Theft of catalytic converters in Windsor area costing victims thousands of dollars

·4 min read
Leslie Porter estimates it will cost $10,000 to repair the damage done to the 'Poppy Bus' after its converter was stolen. (Windsor Senior Citizen Bus Society - image credit)
Leslie Porter estimates it will cost $10,000 to repair the damage done to the 'Poppy Bus' after its converter was stolen. (Windsor Senior Citizen Bus Society - image credit)

A spate of catalytic converter thefts in the Windsor, N.S., area is leaving some residents angry and creating difficulties for veterans and students who rely on the vehicles that were vandalized.

Catalytic converters are part of the exhaust system of vehicles and contain rhodium, platinum and palladium — all valuable metals.

The RCMP said there have been 26 incidents of theft and vandalism in West Hants and Kings and Lunenburg counties between Dec. 20, 2020 and March 10, 2021.

One of the latest victims is the Windsor Senior Citizen Bus Society, which had the converter stolen from an accessible bus for seniors as well as people with disabilities.

The vehicle was parked at the XL Truck and Equipment Services lot in the Windsor Industrial Park when the theft occurred over the weekend.

$10K in damage to accessible bus

Leslie Porter, the chair of the society, said whoever made off with the converter caused $10,000 in damage to the bus — one of two the organization has.

"They did a terrible mess on the bottom of it, cut all of our sensors and lines and plugs and all that sort of stuff besides taking the converter," she said.

Porter says the bus is used to transport people with disabilities and seniors.
Porter says the bus is used to transport people with disabilities and seniors.(Paul Palmeter/CBC)

The Ford diesel bus that was vandalized is known as the "Poppy Bus" because it's decorated with poppies in honour of veterans. A newer bus obtained in 2019 wasn't touched.

Porter said the cost of repairing the bus will hit the society hard.

"To put it in perspective, we do one major fundraiser every year and it's an auction and online Facebook auction, which brings in about $10,000," she said. "It'll cost us probably over a year's worth of fundraising money to fix the bus."

King's-Edgehill School affected

Another catalytic converter — worth $2,000 — was stolen from a 21-passenger bus used by King's-Edgehill School in Windsor to pick up students from the Chester area.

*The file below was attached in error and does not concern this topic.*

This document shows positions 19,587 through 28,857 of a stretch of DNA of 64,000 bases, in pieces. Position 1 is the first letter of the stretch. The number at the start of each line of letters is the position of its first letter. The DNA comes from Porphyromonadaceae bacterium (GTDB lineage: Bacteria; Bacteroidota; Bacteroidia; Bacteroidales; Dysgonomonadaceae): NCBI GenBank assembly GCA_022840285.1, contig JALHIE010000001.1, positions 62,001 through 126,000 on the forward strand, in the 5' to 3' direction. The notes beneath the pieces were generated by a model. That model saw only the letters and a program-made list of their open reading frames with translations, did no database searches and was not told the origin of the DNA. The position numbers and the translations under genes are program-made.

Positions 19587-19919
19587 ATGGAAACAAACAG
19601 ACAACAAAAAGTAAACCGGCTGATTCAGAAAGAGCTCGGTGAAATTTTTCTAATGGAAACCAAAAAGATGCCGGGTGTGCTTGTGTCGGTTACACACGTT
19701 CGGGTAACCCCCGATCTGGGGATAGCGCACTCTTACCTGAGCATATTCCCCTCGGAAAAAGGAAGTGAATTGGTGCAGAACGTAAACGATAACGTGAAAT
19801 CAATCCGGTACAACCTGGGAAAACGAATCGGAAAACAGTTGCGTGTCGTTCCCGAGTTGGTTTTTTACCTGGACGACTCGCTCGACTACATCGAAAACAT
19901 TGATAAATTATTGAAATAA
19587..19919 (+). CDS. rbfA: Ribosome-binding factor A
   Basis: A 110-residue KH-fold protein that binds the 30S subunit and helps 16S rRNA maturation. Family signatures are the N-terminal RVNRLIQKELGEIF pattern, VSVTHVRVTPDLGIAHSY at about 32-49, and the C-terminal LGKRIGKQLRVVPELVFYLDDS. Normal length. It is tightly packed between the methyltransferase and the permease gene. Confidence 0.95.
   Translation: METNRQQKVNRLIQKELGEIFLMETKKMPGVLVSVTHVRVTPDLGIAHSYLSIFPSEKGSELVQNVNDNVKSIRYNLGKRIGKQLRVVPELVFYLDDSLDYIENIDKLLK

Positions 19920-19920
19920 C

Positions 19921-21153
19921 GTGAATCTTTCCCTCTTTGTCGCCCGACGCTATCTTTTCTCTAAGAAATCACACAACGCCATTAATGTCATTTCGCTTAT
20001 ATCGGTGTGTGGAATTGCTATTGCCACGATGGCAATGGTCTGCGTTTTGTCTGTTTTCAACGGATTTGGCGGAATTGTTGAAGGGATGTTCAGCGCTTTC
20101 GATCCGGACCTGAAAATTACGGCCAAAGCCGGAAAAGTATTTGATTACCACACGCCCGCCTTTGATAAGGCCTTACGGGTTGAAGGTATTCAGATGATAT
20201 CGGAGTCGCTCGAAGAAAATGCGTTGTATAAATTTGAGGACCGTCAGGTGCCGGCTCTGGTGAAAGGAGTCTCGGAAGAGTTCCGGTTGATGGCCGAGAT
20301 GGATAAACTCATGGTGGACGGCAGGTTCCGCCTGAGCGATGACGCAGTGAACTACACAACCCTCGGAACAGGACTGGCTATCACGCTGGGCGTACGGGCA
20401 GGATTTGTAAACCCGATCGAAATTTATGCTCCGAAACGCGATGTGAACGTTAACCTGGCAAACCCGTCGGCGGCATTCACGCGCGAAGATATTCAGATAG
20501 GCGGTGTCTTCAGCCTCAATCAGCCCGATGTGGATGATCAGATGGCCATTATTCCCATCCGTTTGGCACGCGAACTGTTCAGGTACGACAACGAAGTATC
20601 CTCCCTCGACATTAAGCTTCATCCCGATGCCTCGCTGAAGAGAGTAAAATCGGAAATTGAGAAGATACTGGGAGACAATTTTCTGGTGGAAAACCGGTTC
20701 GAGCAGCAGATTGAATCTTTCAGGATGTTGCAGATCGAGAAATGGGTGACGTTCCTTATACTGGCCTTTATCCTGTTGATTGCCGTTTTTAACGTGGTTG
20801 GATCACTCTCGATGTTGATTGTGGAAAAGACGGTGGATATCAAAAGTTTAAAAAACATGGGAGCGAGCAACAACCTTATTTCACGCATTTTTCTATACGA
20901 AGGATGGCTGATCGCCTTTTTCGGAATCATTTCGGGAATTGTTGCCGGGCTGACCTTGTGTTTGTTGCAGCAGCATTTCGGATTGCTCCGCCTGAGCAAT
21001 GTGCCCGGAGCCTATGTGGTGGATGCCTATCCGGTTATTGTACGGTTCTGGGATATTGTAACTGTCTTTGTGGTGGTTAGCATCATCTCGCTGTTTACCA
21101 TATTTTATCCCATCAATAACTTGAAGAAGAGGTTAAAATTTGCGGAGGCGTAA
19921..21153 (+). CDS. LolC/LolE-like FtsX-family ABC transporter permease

The theft is causing disruption for the school, which is using two smaller vehicles while it waits for the bus to be repaired.

Steven Porter, the school's director of finance and administration, said it could take up to six weeks to get a replacement part.

Demand driving the problem

Jeff Dunfield's vehicles were damaged at a service centre in Falmouth.

He said the truck sustained the most damage because other parts were taken in addition to the converter. He estimates the cost of replacement parts for the truck will amount to $9,700.

Jeff Dunfield says the problem is there is an easy market for the stolen parts.
Jeff Dunfield says the problem is there is an easy market for the stolen parts.(Paul Palmeter/CBC)

Dunfield said the problem is becoming worse because of the demand for the metals contained in the converters.

Rhodium is currently selling for close to $30,000 an ounce — more than 13 times the price of gold — and platinum and palladium are also fetching high prices.

In January, RCMP in P.E.I. laid 41 charges against five people in connection with a number of catalytic converter thefts that resulted in damages of more than $100,000.

"It's an easy market for them to sell to, which may be some of our problem," Dunfield said.

Converters easily stolen

Tyler McAdoo has a landscaping and excavating business near the lot in Windsor where thefts have occurred. He said he was hit a few weeks ago when employees started up two trucks and realized by the noise they made that there was a problem.

One of them was a snow-removal truck so he said he had to repair it right away. The cost of those repairs was $4,000.

Thieves can remove the parts in a matter of minutes with the right tools, says Tyler McAdoo.
Thieves can remove the parts in a matter of minutes with the right tools, says Tyler McAdoo.(Paul Palmeter/CBC)

McAdoo said with the right cutting tools, thieves can remove the converters in a matter of minutes.

RCMP told CBC News they believe the incidents are connected and investigations are ongoing.

Porter said she wants the thieves to reflect on the consequences their actions are having on the community.

"As far as our society is concerned, you've just taken money out of seniors' and people with disabilities' pockets — community pockets — that raised money to purchase these buses and keep them on the road."

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